I know I have flogged this point to death recently – that of income not being determined by value but rather by number of units held – but two recent conversations are so appropriate that I felt I had to mention them.
While chatting with a friend and colleague, he told me that one of his early lessons about income being separate from value was many years ago. His mom received most of her retirement income in the form of dividends from a share portfolio. She never really looked at the value of her investments, so he once asked her if she was not interested in knowing what the value of her portfolio was. Her reply was: “What does it matter, as long as the income is paid?” And she was right. [Share value does not determine income]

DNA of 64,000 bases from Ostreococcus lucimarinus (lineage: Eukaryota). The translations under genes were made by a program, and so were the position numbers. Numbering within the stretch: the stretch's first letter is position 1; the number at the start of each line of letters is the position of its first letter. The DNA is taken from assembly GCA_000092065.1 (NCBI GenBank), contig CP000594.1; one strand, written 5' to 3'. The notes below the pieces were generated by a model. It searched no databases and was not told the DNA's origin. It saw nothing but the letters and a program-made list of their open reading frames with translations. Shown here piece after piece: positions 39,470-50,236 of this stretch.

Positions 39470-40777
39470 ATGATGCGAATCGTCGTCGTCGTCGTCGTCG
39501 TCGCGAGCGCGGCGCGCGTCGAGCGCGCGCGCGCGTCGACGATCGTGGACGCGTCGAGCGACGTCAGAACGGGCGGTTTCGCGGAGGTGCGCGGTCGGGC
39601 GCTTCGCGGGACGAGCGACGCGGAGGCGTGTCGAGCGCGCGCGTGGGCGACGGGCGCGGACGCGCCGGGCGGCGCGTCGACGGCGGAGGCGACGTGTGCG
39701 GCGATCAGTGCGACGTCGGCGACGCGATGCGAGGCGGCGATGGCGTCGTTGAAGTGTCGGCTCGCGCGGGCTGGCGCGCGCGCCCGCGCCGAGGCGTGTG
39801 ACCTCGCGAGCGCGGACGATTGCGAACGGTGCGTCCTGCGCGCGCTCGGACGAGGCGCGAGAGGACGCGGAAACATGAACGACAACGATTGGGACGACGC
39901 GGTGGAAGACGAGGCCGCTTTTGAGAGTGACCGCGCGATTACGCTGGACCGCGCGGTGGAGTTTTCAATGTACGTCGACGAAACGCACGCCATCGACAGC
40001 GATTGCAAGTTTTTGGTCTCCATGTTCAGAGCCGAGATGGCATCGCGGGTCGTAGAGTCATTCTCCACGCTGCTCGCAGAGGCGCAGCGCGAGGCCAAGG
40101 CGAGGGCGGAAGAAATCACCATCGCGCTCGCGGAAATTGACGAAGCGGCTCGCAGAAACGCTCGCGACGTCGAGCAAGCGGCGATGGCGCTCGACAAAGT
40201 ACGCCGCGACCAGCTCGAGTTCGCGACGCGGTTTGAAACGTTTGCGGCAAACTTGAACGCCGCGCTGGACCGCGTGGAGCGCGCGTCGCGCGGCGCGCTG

Then two months ago, while visiting a client in Johannesburg who receives a quarterly dividend payment from a dividend bearing unit trust fund, I asked my client if she had noticed that each quarter’s dividend was usually higher. She said: “It’s always higher!” And it is. Regardless of market price movement. [Value does not determine income growth]